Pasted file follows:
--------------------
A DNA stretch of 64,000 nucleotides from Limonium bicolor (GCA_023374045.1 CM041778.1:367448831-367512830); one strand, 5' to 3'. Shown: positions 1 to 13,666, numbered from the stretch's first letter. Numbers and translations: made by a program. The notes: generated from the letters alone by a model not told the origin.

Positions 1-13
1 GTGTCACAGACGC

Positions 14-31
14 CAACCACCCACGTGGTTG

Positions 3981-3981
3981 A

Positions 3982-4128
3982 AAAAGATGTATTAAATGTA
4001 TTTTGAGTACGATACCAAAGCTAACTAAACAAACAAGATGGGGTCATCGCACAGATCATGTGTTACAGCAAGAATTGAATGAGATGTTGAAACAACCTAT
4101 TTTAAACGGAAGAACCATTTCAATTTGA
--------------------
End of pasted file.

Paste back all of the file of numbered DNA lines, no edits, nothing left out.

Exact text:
A DNA stretch of 64,000 nucleotides from Limonium bicolor (GCA_023374045.1 CM041778.1:367448831-367512830); one strand, 5' to 3'. Shown: positions 1 to 13,666, numbered from the stretch's first letter. Numbers and translations: made by a program. The notes: generated from the letters alone by a model not told the origin.

Positions 1-13
1 GTGTCACAGACGC

Positions 14-31
14 CAACCACCCACGTGGTTG

Positions 3981-3981
3981 A

Positions 3982-4128
3982 AAAAGATGTATTAAATGTA
4001 TTTTGAGTACGATACCAAAGCTAACTAAACAAACAAGATGGGGTCATCGCACAGATCATGTGTTACAGCAAGAATTGAATGAGATGTTGAAACAACCTAT
4101 TTTAAACGGAAGAACCATTTCAATTTGA